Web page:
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Cooling 18650 cells for soldering?
#11
There are 2 ways to minimize damage to the cell when soldering the cell:

1. Use a large powerful soldering iron(80W+) to solder quickly. That can be quite hard to do, but with experience, it gets simple, and can be done in 2 seconds.

2. Create a RSU with carbon electrodes and solder paste.
This is an idea I've recently tried, and it's absolutely insane how quickly it actually bonds the solder paste to the steel canister.
It's like a spot welder, but with the ability to connect copper directly to the cell in about 1 second!

What you can also do is just put a fan right besides the cells you solder. Helps with heat dissipation.
The power of lithium ion is in our hands!
We'll show them what we're made of!
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#12
Please see my guide about this here:

https://xaeus.wordpress.com/2014/04/20/s...damage-en/

The article was written specifically for such a case.
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#13
(03-07-2019, 06:54 AM)Overmind Wrote: Please see my guide about this here:

https://xaeus.wordpress.com/2014/04/20/s...damage-en/

The article was written specifically for such a case.

Here's a quote from the above blog ...... 

"Note: if your soldering iron takes quite a lot to heat up (30 sec +), remove it’s tip in favor of a thinner one. A 1mm wire tip will heat up significantly faster than a 2mm wire tip. Do not exaggerate though. If it’s too thin, it will melt."

I'm not sure if something has been lost in translation, but the above, and a fair bit of the other content in that particular entry is complete nonsense, especially the bit about using a frying pan as a heatsink "as long as it's not to waxed"
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#14
Guys, you need to learn how to solder better! And not thinking of ways of masking the mistakes by coming up with weird ideas!!

First of all you have to just put enough heat in a tiny localized area then apply the solder (preferably with a rosin core) and voila you have a perfect solder. I find a small chisel tip works best. Very minimal heat generated and dissipated right away.


Now before someone chimes in and say that the above looks like a bad solder and it's a cold solder, I can tell you it's not. It's just a perfectly placed solder with minimum waste. If you want to see a bad cold solder, look below. That's a bad cold solder. THat's what happens when you use a cheapo 40W soldering iron that has no power and you try and try until you find that perfect bubble and think it's good. Well it's not, just prick it with your fingernail and it's off!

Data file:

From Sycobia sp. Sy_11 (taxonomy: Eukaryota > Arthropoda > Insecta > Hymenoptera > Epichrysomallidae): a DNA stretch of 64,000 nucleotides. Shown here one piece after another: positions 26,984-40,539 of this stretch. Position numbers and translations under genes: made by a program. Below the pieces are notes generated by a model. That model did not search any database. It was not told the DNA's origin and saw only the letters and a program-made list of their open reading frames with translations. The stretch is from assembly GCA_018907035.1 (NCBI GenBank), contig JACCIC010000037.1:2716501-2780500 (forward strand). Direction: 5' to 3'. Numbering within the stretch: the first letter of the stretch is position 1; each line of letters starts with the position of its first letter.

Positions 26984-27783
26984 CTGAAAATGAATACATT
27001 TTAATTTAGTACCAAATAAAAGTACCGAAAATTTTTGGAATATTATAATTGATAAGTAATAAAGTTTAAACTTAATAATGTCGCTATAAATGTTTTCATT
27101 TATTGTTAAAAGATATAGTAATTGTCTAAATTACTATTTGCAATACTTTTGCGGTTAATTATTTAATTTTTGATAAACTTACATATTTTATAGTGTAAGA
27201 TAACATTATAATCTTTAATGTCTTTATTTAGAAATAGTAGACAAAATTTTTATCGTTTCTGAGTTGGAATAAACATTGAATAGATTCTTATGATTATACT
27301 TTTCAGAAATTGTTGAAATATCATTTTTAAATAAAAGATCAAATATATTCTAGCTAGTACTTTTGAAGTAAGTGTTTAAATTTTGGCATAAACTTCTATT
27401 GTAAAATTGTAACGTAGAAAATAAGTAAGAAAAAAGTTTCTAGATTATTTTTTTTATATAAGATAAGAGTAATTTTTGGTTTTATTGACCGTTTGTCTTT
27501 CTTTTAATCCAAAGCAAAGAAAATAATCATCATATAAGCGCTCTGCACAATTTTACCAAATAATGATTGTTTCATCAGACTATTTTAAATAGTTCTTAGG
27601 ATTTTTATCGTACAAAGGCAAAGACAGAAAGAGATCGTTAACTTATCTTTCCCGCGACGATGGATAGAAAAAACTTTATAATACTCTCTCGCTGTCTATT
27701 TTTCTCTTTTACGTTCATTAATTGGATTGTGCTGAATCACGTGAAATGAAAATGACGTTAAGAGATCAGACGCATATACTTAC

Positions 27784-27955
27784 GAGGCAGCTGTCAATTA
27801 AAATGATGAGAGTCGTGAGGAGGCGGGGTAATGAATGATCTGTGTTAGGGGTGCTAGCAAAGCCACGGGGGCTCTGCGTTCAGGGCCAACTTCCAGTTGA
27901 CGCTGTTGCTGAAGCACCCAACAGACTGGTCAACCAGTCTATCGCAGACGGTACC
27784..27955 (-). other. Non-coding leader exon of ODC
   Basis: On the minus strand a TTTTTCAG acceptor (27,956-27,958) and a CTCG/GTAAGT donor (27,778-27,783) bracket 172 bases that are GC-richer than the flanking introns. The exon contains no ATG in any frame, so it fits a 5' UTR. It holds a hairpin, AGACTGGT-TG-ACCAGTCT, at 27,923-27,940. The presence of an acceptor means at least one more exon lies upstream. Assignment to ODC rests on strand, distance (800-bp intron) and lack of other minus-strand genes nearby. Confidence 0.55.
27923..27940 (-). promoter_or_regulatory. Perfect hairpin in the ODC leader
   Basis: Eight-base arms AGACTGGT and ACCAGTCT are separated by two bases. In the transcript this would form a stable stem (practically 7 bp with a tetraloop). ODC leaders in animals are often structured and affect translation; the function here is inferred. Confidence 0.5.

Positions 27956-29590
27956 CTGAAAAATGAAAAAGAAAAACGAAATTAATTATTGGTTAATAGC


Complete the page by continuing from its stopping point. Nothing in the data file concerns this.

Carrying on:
Or some of you have chosen the brute method and got the largest chisel point for an iron that is used in making stained glass windows. First of all that's completely unnecessary. It's a waste of solder and then you have to deal with the issue of heat. In this case you would generate a lot of heat to that part of the cell. So could be potentially unsafe, and can be avoided by getting the right tip. Save on your solder, I have a 1lbs roll for over 20 years and I've made a whole 7s60p pack (my first pack) on it and it still is fairly full.



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#15
I use an Ersa industrial soldering iron with 50W you is better than some China soldering iron with 100W or more. And in addition solder grease which is applied with ear stick goose thin, just wiped thin. And so I walk well on all cells whether Sony, LG, Panasonic or others.

Soldering time for a 60 cell package is about 10 minutes with 120 solder points. Time per cell about 2 seconds Contact + - 1 second.


 



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#16
Lötfett is a no-go, my friend.
Thats for the gutters, at most.

( Lötfett ist schlecht, das ist nur für die Dachrinne)

And you may beat me, but the solders look like missing power of the solder iron. (at least some...)
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#17
I tried a 300watt iron at first for 'quick touch' but it was too heavy and tip crumbled rapidly.

Settled on Weller 100watt iron + Kester 24-6337-0027 Solder Roll, Core Size 66, 63/37 Alloy, 0.031" Diameter. Over 5,000 soldered and counting...

The worst mistake I saw was not soldering per-se but someone used the wrong kind of solder that corroded the batteries over time.
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#18
(03-08-2019, 08:59 PM)Cherry67 Wrote: Lötfett is a no-go, my friend.
Thats for the gutters, at most.

( Lötfett ist schlecht, das ist nur für die Dachrinne)

And you may beat me, but the solders look like missing power of the solder iron. (at least some...)

Indeed. Plumbing flux will eat the coating on the batteries and cause them to corrode. It contains Zinc Chloride. Even though the ammonia content should cause it to self neutralize, it will still remain slightly acidic. Also, the coating around the solder will be damaged.
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#19
Yep.

If the plated nickel layer of the cell is destroyed(like with sandpaper), then the zinc chloride will just eat the steel.
The power of lithium ion is in our hands!
We'll show them what we're made of!
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